Symposium Entry

Why higher-ed’s standardized assessments can work toward progress

By Roger Benjamin
President of the Council for Aid to Education (CAE)

May 31st, 2016

Creating an integrated, multidisciplinary assessment initiative that brings researchers and practitioners together can lead to new tools for better decision-making.

Federal law mandates that all public schools and students participate in NCLB testing activities – a requirement that has proven to be problematic for the K-12 system.  Our higher education sector is a complex, bottom up, highly diverse system of colleges and universities.  A mandatory testing requirement there would be a disaster.

Despite the vision the Common Core leaders had – to establish higher national standards – most of the tests used to satisfy NCLB requirements focus on low- to medium-level reading and math skills, the skills seen as important for success in college and work.  NCLB requires public release of test results by district and school and the results are reported for all students.  The high stakes nature of these tests has led to corruption in testing and results reporting in a number of districts.   Unfortunately, because the states use different tests, assess different abilities, and set their own cut off standards for proficiency, it is not possible to compare results across states and, as a result, no national norms can be established.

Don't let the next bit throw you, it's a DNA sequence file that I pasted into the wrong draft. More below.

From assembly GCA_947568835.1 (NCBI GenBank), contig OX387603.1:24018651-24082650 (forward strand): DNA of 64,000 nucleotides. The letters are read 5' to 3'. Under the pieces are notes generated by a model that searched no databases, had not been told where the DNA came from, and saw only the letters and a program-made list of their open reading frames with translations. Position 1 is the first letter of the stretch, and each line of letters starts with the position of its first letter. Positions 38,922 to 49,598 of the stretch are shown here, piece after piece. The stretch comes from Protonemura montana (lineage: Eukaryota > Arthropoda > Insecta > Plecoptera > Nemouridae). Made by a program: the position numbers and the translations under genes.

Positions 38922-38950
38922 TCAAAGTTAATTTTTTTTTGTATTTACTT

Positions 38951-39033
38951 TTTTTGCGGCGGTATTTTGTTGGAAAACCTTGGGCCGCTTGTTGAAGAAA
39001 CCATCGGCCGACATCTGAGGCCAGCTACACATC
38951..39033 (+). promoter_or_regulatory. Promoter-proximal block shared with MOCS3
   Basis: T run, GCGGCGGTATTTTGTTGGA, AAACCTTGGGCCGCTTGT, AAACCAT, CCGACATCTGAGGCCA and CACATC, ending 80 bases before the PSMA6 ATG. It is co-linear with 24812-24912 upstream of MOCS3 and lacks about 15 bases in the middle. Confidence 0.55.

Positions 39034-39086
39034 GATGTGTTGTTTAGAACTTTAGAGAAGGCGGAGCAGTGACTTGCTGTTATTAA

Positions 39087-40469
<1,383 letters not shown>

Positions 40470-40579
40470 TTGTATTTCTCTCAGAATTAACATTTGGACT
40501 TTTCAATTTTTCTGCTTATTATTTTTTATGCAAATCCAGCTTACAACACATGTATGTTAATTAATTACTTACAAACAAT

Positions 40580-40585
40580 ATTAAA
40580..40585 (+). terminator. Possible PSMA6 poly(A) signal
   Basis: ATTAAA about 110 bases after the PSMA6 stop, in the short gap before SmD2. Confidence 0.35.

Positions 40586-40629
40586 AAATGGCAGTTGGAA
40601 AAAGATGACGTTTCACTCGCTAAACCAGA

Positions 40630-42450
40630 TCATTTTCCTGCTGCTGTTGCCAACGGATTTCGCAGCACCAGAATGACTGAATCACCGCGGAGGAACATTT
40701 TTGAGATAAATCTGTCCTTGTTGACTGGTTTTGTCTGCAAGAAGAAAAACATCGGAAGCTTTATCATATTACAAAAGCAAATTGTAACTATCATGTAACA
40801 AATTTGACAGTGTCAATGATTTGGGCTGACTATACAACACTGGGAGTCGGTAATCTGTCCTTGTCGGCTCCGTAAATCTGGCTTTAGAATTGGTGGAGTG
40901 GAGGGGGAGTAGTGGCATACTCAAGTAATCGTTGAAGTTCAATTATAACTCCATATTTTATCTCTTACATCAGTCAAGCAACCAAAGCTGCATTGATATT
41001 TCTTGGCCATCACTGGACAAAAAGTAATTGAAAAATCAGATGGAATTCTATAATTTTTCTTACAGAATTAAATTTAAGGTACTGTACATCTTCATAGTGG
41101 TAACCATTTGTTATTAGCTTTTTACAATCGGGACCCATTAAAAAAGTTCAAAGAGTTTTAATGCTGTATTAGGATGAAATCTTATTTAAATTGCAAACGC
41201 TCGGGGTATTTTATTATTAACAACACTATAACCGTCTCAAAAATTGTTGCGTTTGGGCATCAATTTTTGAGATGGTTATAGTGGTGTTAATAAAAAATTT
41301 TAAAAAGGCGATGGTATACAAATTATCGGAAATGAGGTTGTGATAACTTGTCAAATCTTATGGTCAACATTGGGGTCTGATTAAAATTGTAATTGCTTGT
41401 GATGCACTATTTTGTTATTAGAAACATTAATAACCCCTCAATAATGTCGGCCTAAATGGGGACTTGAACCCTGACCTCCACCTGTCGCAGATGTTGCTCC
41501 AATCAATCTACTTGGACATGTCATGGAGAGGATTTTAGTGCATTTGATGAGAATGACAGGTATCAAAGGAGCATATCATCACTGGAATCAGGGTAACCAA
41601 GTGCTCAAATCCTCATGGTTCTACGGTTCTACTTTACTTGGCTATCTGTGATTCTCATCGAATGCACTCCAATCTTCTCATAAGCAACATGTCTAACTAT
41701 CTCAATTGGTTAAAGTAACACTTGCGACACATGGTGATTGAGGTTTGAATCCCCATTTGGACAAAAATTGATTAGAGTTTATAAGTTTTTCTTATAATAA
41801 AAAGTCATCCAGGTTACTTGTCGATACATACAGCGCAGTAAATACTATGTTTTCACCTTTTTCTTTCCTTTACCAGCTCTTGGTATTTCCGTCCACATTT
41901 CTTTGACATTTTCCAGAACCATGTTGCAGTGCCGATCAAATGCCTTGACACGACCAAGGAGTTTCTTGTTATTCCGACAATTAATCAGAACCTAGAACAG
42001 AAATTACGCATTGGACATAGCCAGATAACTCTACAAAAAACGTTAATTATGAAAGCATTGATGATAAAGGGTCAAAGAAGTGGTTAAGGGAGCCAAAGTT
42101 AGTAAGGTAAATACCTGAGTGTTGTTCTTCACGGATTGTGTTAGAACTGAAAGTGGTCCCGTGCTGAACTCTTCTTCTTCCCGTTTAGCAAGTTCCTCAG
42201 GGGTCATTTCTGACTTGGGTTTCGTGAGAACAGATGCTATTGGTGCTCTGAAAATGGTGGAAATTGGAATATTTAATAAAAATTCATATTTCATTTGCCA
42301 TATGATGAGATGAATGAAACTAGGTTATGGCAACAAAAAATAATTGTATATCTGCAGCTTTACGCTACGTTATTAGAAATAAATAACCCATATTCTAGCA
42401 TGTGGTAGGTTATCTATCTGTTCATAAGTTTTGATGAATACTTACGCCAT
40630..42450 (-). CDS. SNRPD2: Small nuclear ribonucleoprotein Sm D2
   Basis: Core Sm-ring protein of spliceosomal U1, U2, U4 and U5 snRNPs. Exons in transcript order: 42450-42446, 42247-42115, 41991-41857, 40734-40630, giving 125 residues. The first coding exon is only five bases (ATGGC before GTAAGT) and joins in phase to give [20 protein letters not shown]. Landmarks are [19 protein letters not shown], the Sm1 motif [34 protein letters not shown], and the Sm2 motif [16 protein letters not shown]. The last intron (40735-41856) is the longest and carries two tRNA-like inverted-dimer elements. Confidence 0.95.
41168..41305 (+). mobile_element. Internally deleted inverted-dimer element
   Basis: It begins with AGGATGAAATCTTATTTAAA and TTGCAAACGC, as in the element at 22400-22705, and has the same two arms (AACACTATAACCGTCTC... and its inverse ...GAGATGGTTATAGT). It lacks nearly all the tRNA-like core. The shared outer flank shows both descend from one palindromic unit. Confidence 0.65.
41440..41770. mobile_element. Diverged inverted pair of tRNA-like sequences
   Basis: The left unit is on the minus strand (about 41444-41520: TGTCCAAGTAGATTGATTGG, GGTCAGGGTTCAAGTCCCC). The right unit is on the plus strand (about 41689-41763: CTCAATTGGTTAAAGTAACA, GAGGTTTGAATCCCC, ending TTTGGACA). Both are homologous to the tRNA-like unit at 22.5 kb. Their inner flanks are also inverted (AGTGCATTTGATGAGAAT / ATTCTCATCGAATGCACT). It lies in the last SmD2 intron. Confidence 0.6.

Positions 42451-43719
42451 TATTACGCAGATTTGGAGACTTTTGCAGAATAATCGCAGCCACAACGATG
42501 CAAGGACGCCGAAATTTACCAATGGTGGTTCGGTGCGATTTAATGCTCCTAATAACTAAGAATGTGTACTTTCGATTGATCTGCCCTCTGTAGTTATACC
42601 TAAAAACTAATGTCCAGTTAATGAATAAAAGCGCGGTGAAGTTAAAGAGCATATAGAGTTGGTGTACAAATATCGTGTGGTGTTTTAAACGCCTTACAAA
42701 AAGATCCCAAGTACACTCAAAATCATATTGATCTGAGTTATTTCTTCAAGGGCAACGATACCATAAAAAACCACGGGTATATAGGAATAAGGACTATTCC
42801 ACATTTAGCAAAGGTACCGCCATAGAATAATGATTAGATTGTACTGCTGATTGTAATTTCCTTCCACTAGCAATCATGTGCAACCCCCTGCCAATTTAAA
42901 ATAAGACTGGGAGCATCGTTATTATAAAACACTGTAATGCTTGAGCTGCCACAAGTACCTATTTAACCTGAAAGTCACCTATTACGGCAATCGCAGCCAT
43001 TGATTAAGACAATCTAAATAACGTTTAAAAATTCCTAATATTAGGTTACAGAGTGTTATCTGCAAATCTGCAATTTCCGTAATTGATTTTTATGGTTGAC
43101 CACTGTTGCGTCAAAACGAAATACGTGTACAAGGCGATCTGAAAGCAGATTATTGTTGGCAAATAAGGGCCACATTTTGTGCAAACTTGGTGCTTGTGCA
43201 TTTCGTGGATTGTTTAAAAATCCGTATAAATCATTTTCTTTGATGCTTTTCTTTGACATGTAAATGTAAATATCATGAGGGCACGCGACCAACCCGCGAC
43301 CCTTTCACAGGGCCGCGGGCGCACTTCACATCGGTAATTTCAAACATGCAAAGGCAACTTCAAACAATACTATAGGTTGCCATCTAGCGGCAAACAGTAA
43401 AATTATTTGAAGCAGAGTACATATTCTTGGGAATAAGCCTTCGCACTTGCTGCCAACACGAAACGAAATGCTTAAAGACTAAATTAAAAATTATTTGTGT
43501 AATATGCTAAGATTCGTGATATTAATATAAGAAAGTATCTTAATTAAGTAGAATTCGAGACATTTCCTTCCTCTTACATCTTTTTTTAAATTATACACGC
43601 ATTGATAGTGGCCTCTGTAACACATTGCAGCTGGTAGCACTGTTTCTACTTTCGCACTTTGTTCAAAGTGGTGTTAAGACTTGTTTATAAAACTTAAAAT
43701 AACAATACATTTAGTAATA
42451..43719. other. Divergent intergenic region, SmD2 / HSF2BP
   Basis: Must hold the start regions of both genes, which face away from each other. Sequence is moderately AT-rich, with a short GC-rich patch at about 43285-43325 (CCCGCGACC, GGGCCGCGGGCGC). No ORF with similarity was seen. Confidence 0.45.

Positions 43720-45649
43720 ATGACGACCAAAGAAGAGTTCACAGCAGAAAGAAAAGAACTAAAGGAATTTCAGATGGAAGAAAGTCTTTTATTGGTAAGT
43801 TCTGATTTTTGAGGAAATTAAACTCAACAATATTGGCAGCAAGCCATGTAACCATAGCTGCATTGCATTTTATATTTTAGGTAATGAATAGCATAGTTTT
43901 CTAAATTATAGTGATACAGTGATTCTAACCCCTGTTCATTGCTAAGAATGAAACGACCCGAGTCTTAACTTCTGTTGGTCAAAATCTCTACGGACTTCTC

In addition, many districts use tests that control for entering student ability in an attempt to give credit to districts for their value-add to student scores.  Some districts also use these value-added student scores as part of their teachers’ annual evaluations.  Measurement scientists do not believe the methodologies being used for such purposes are credible.

Know They’re Not Like K-12

In comparison, at least three assessment organizations, Educational Testing Service (ETS), ACT, and Council for Aid to Education (CAE), offer national education assessments of critical thinking skills that both faculty and employers consider essential requisites for success in college and the work place. These assessments each provide both the college and its students participating in the testing with confidential information that the students or colleges can make public if they choose.  At least one of these testing organizations publishes national norms and a variety of analyses based on the testing results (while not identifying institutions or students.)

Further, at least one organization provides certificates and/or badges for the mastery level students have reached, enabling students to claim badges for use with potential employers and as additional diagnostic insight about their skill attainment and how to improve in college and work.

Ensure Validity and Reliability

First, it is important to understand the tension between formative and standardized assessments.  Faculty, understandably, rate assessments like portfolios and value rubrics as having a high degree of face validity because they present the work of students.  Standardized tests, on the other hand, are not seen as adding any value and are therefore considered unnecessary.  Measurement scientists, however, are skeptical about claims that only formative assessments are warranted because there is no systematic evidence showing that formative tests are reliable or valid.